The Impact of the Residential School, Child Welfare System and Intergenerational Trauma Upon the Incarceration of Aboriginals

dc.contributor.authorGauthier, Michael J.en
dc.contributor.departmentEducationen
dc.contributor.supervisorLee, Elizabethen
dc.date2011-02-24 20:22:59.526
dc.date.accessioned2011-02-28T21:48:32Z
dc.date.available2011-02-28T21:48:32Z
dc.date.issued2011-02-28T21:48:32Z
dc.degree.grantorQueen's University at Kingstonen
dc.descriptionThesis (Master, Education) -- Queen's University, 2011-02-24 20:22:59.526en
dc.description.abstractThis was a qualitative research study involving Aboriginal offenders at a Federal institution in the Ontario Region. The purpose of this study was to illuminate the Aboriginal offenders‘ perspectives on their experiences that led to their incarceration. The major research questions guiding this study include: 1. What experiences do Aboriginal offenders feel contributed to their incarceration? 2. What do Aboriginal offenders feel could have prevented their incarceration? 3. How do Aboriginal offenders describe their experiences with the Residential School and child welfare systems? 4. What are the Aboriginal offenders' perspectives on their experiences with CSC‘s healing and intervention programs? One of the goals of this study was to provide information to CSC to improve the reintegration programs and help Aboriginal offenders become law abiding citizens. The data was collected from individual interviews, which was analyzed in detail to develop themes. The analyses sought for stories that captured the depth of the experiences that led to the Aboriginal offenders‘ incarcerations. This study provided the personal perspective of the offenders as to how the Residential School and child welfare system have impacted their lives, and offers some insight into the over-representation of Aboriginal offenders in the prison system. This study also demonstrated how the socio-economic situation of these Aboriginal offenders played a role in their path towards prison. It is important to capture the voices of the iii Aboriginal offenders‘ experiences towards incarceration. Their stories offer ways to help other Aboriginal people. We must have Aboriginal community members involved in the lives of Aboriginal youth to prevent them from getting into trouble, and find alternative positives outlets and activities. We must instill and provide hope and inspiration so that our youth have something to look forward to in their lives. I know this is happening to varying degrees in our Aboriginal communities; however, we need to keep working towards this goal. In addition, CSC might consider allocating more resources and financial assistance to Aboriginal communities, who are dealing with their people involved within the prison system.en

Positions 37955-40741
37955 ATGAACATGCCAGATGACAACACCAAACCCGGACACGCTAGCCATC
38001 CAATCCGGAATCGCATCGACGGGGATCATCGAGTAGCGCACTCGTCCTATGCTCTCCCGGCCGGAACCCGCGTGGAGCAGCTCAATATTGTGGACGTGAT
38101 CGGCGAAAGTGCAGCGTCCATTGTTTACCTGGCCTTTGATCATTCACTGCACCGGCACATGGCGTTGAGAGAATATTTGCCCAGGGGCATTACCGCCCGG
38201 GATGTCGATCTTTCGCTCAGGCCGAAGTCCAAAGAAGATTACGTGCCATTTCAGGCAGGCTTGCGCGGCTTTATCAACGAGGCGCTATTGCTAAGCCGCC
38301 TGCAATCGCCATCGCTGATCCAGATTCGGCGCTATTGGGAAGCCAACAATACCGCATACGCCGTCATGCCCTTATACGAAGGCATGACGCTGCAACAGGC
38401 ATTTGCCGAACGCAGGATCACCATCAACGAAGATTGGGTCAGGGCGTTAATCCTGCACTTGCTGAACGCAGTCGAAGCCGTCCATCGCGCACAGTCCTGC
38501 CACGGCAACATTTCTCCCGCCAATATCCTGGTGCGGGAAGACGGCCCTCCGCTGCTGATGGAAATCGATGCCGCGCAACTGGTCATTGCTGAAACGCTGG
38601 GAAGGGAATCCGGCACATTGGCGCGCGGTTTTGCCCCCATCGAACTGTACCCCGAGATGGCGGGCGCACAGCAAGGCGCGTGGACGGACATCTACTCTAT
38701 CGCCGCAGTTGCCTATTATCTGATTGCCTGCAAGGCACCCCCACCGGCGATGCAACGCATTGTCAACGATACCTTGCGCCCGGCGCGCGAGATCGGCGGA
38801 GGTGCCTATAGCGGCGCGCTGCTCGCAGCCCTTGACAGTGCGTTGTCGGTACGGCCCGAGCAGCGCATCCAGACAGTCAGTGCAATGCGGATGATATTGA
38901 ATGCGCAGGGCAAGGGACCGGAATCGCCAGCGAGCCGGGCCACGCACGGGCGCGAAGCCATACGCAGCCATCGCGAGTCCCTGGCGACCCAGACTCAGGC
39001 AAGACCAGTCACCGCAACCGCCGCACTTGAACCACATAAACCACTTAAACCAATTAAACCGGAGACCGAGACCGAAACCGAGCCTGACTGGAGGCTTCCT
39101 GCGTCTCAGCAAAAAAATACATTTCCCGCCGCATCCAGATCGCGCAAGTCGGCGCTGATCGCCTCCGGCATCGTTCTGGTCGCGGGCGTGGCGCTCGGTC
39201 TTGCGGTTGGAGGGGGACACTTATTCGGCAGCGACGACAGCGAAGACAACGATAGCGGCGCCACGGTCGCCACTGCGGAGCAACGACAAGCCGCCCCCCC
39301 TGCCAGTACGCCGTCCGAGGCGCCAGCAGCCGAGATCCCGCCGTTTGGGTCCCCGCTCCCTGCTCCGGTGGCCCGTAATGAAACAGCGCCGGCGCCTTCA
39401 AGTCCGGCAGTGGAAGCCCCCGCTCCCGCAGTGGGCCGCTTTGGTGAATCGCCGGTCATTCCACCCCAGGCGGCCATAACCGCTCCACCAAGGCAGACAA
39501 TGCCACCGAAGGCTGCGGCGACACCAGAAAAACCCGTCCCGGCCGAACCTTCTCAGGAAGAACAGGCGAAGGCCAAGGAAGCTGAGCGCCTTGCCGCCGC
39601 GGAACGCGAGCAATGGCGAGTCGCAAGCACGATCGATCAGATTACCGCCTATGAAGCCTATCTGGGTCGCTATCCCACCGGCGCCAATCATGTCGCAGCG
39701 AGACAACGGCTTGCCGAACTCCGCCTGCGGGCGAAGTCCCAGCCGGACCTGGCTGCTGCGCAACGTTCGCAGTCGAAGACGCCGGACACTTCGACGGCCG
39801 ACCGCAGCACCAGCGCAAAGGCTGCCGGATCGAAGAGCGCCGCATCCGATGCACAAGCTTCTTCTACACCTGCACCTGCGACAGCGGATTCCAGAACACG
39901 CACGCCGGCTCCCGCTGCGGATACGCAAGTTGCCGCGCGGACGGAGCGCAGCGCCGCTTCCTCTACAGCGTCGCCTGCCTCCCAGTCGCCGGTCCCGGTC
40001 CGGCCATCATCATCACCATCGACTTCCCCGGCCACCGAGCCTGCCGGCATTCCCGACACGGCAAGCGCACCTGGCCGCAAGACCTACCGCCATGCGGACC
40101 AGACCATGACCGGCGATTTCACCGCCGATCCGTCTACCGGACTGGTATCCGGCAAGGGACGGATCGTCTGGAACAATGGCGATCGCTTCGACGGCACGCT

dc.description.degreeM.Ed.en
dc.identifier.urihttp://hdl.handle.net/1974/6328
dc.language.isoengen
dc.relation.ispartofseriesCanadian thesesen
dc.rightsThis publication is made available by the authority of the copyright owner solely for the purpose of private study and research and may not be copied or reproduced except as permitted by the copyright laws without written authority from the copyright owner.en
dc.subjectAboriginal Offendersen
dc.subjectIncarceration, Over-representationen
dc.titleThe Impact of the Residential School, Child Welfare System and Intergenerational Trauma Upon the Incarceration of Aboriginalsen
dc.typethesisen
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